Why is mapping useful? Have you ever wanted your robot to navigate through your house, by starting in one room and going in to the next, despite unplanned objects in the way? Ever wanted your robot to go to the fridge, navigate around pizza boxes, and then go straight to you before the beer gets hot?
This tutorial has two parts. The first part demonstrates how the Create can track and follow objects (specifically, a can of beer) using a single Sharp IR. Video in step 5.
The second part demonstrates mapping, and how it can update its map when objects get in the way. Its not just reactive wandering, but planned navigation useful for any house based robot. Video in step 6.
Plans and source code to add to your robot will follow.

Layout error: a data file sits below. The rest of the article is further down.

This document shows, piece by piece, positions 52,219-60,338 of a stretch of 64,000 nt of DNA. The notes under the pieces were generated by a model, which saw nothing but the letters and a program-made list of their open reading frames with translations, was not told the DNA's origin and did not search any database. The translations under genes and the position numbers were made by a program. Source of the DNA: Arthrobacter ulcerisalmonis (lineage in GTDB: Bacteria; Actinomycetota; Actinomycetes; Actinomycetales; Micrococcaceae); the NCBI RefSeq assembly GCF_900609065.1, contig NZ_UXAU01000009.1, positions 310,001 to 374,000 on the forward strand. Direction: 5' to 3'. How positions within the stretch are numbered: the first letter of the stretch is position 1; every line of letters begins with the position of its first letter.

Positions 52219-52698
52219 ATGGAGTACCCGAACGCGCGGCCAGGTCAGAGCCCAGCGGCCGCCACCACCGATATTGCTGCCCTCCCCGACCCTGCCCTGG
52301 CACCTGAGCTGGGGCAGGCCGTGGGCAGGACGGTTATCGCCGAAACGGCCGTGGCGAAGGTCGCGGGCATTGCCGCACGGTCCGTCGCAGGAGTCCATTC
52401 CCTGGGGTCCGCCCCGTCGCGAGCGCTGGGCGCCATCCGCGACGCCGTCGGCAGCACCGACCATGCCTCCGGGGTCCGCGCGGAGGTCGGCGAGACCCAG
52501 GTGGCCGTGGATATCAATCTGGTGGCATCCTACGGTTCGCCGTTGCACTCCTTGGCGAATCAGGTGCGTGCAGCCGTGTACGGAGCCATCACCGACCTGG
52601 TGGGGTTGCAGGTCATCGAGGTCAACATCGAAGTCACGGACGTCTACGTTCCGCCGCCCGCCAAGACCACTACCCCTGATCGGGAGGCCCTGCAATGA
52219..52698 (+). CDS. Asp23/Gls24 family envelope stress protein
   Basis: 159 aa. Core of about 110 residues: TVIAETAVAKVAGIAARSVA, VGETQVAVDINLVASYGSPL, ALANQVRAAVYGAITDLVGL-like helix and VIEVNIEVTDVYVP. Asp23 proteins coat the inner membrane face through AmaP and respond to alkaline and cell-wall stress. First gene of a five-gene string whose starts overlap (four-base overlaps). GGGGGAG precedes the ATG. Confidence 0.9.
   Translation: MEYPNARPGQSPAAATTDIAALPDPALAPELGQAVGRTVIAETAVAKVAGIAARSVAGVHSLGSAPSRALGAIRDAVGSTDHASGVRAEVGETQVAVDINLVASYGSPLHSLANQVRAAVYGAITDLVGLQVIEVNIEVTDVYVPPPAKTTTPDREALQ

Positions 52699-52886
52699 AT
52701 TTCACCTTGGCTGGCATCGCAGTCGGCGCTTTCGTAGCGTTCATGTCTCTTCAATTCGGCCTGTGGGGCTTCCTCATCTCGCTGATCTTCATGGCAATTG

So what do you need?
Sharp IR $14.50
Hitec HS-311 Servo $8.99
Grid-Style PC Board with 356 Holes $1.79
36 position breakaway male header $1.63
Stuff you probably have:
solder with soldering iron
double sided sticky tape
two screws with two matching nuts
screwdriver or allen wrench
holepuncher or hand drill
(local hardware store or Radioshack)
Optional: Dremel to cut down the PC Board
Final Design (simplicity at its best):
Step 1: The Stampy Edge Detection Algorithm
To get my Create to perform some complex tasks without requiring huge amounts of memory or processing power, I decided to implement my Stampy Edge Detection algorithm using a scanning Sharp IR rangefinder.
The concept is simple. A scanning Sharp IR rangefinder does only two things:
If no object is seen, the scanner turns right.
If an object is seen, the scanner turns left.
The image of a googley-eyed robot shows the scanner converging on the edge. The robot will then drive towards the detected edge of any object.
This step is to build the scanner.
Here is video instruction on how:
Required parts are shown below.
Now that you have the scanner built, lets wire it up . . .